Person-centred care in practice to improve a client’s quality of life
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Person-centred care in practice to improve a client’s quality of life

Rachel Walton Staff nurse, Croftcare, Barrow in Furness
Tony Dennison Senior lecturer and programme leader, University of Cumbria, Carlisle

Rachel Walton and Tony Dennison offer a personal account of using the Planning Alternative Futures with Hope tool to fulfil the goals of a man with cerebral palsy, autism and visual impairment

As a learning disability nursing student, this article’s principle author (RW) worked with a man with a learning disability and autism, his family and care staff to develop a person-centred care plan based on the Planning Alternative Tomorrows with Hope tool. The staff team were open and responsive to this work and it is clear that the service user concerned has benefited from it and that his quality of life has improved. This article describes the background, development and delivery of the care plan from the author’s point of view.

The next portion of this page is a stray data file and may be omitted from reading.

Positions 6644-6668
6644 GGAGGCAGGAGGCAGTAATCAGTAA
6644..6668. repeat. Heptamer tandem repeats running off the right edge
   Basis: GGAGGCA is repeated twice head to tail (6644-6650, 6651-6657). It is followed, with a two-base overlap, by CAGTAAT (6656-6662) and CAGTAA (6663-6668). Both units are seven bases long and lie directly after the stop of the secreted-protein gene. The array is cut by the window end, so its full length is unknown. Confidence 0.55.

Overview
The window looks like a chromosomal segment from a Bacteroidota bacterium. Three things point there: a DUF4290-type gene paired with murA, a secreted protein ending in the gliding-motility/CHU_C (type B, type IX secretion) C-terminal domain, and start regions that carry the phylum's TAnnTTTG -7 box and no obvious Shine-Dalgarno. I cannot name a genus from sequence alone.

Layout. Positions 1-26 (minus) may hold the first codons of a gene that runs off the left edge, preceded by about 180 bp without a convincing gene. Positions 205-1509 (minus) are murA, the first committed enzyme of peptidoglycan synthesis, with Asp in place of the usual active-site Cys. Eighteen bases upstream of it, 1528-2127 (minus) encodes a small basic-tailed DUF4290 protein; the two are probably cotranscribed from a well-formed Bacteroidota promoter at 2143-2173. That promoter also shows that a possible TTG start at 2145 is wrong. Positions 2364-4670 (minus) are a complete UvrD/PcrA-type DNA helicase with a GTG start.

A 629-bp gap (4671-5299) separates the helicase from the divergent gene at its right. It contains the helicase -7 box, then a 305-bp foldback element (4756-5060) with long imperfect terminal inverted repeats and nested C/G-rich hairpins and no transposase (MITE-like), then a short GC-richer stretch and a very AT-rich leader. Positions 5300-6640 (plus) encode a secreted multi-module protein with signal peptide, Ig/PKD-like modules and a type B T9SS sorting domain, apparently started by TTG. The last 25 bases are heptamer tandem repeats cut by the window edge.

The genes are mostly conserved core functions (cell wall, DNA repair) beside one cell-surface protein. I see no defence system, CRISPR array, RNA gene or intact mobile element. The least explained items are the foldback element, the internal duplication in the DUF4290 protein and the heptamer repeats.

Learning Disability Practice. 18, 3,32-34. doi: 10.7748/ldp.18.3.32.e1547

Correspondence

tony.dennison@cumbria.ac.uk

Peer review

This article has been subject to double blind peer review

Conflict of interest

None declared

Received: 12 March 2014

Accepted: 04 February 2015